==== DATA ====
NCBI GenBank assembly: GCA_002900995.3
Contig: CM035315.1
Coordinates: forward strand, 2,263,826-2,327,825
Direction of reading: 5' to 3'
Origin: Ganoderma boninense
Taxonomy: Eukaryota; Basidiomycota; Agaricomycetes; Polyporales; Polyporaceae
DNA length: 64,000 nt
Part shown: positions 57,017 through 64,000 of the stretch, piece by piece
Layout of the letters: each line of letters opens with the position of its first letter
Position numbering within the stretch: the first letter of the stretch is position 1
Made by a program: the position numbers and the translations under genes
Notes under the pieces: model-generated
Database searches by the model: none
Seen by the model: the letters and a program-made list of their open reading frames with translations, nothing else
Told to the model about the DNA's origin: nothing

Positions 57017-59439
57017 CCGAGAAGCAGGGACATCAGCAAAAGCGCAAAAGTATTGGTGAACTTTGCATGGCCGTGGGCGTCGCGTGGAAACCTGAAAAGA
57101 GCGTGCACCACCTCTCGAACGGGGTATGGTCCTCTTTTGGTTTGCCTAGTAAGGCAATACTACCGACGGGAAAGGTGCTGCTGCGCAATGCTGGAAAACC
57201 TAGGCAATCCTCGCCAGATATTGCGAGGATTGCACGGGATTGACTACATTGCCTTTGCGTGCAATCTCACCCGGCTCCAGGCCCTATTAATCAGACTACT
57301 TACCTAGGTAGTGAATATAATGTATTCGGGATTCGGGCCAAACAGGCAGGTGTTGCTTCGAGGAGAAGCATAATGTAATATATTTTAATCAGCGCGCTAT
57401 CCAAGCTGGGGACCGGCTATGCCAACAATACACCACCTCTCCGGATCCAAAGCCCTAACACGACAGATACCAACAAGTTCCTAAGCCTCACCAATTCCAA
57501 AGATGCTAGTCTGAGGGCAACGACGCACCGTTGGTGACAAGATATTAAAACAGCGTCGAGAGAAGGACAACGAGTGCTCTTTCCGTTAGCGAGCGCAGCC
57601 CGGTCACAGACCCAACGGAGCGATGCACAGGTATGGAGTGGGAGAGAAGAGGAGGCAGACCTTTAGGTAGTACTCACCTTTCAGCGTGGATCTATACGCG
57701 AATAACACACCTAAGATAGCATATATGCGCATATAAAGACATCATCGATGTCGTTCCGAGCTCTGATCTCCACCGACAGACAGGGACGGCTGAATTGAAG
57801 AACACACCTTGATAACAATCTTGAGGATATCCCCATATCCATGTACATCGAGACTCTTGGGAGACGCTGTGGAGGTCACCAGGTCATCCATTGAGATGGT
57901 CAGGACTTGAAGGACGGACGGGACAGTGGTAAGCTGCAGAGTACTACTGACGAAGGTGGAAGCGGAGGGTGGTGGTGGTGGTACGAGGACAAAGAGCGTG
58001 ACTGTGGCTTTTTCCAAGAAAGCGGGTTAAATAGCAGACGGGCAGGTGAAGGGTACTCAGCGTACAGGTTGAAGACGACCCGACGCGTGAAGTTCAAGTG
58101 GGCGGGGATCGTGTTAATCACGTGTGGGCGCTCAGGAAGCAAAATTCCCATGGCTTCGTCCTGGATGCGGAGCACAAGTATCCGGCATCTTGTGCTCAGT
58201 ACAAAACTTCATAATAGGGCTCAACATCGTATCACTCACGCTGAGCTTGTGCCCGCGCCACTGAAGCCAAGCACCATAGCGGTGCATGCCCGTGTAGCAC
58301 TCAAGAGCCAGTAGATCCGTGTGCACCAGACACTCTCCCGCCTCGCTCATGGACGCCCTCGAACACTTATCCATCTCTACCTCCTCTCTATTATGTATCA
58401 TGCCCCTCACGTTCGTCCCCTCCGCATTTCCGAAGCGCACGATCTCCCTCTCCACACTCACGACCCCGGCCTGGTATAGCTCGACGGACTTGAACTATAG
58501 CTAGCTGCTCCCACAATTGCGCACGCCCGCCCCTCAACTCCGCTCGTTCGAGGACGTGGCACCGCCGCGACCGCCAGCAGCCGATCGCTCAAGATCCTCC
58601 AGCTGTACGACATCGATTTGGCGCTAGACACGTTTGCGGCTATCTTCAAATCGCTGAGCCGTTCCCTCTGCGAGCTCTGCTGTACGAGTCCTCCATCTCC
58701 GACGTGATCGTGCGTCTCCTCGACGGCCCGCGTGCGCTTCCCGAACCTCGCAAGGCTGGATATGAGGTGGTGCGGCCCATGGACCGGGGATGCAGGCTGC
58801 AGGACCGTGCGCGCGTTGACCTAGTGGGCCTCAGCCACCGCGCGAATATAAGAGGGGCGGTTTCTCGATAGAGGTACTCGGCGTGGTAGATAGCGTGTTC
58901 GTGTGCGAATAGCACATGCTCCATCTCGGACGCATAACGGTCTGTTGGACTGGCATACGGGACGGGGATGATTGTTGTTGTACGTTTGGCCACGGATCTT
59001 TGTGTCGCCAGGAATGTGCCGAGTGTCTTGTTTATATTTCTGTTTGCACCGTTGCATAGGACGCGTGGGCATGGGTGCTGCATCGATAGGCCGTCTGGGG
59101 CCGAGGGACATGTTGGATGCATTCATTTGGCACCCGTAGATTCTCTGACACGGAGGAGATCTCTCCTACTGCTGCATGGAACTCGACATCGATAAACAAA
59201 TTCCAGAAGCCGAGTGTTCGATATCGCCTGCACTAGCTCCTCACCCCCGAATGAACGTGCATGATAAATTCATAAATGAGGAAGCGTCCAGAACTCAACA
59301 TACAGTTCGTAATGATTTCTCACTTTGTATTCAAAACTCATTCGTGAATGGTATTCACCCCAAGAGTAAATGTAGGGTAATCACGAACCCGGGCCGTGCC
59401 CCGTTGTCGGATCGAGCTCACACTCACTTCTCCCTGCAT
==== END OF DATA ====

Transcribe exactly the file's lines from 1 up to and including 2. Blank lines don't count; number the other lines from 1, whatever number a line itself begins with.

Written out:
NCBI GenBank assembly: GCA_002900995.3
Contig: CM035315.1